Patrick Cockburn: Strike reveals a weakness in the region's growing powerhouse

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Just as the world was beginning to notice how Turkey is becoming more powerful and active, Kurdish guerrillas remind everybody of its weaknesses.

The Turkish state has not been able to an end a rebellion which has been festering since 1984. Limited concessions might have conciliated the Kurds but the ruling AKP has always backed away from any action that would have left it open to accusations of letting down the military.

The ferocity of political combat over the Kurds also underlines the extent to which Turkey remains divided between the old establishment (bureaucrats, army officers and the secular middle class) and the Islamic supporters of the AKP, whose core support is the rural hinterland, urban poor and the pious businessmen of Anatolia.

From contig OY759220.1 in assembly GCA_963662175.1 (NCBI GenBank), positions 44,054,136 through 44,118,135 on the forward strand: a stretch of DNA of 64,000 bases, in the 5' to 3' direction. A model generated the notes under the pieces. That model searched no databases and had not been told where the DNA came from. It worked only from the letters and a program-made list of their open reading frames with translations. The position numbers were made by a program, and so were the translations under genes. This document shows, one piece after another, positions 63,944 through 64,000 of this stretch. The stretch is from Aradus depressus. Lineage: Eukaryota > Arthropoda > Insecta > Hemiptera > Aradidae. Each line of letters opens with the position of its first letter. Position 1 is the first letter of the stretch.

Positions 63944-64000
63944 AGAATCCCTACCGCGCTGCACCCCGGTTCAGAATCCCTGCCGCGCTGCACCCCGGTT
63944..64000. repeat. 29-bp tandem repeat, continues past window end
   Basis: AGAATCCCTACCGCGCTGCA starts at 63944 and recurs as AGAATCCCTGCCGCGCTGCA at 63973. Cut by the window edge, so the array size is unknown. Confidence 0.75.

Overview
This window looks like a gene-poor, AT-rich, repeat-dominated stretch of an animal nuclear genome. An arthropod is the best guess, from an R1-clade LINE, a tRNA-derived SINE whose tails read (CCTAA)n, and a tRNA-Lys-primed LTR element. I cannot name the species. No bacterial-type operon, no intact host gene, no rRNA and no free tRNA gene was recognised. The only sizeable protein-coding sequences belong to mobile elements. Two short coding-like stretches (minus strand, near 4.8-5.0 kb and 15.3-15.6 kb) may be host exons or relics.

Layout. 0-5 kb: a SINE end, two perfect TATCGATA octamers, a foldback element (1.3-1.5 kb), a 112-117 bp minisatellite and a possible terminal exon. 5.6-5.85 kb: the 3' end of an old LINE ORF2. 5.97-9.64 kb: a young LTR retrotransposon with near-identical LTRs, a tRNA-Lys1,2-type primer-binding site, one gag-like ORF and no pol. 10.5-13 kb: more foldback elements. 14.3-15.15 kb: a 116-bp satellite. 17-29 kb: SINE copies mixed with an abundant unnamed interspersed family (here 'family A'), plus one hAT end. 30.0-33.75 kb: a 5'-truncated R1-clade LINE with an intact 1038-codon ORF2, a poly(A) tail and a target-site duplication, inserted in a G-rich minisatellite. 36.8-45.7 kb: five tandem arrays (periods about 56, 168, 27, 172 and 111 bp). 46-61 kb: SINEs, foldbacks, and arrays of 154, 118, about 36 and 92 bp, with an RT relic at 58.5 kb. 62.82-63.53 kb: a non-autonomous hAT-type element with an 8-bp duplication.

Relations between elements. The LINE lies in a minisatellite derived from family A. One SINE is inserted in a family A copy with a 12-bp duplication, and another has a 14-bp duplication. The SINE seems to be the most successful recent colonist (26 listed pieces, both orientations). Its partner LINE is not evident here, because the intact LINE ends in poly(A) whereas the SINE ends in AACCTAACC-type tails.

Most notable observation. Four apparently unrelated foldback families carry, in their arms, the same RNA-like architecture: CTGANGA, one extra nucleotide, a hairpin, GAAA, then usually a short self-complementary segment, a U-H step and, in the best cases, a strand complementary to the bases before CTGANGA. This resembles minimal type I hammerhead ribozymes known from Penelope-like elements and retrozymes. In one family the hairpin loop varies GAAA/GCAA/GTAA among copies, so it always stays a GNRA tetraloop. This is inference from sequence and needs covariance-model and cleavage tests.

Failure to end the Kurdish insurrection is an outcome of these divisions. Turkish ministers have been preaching compromise to the rest of the Middle East but it is advice which Turkey has failed to heed at home. And the failure to incorporate different communities within the state is bound to hobble it in its efforts to become a regional power. Crushing the Kurdish rebellion was for so long a justification for the Turkish army's political power that it is not surprising some commentators in Istanbul wonder if the military has done all it could to prevent the PKK's return to war. The conflict could divert Turkey from extending its influence among Iraq's Kurds, a prospect that recently seemed imminent.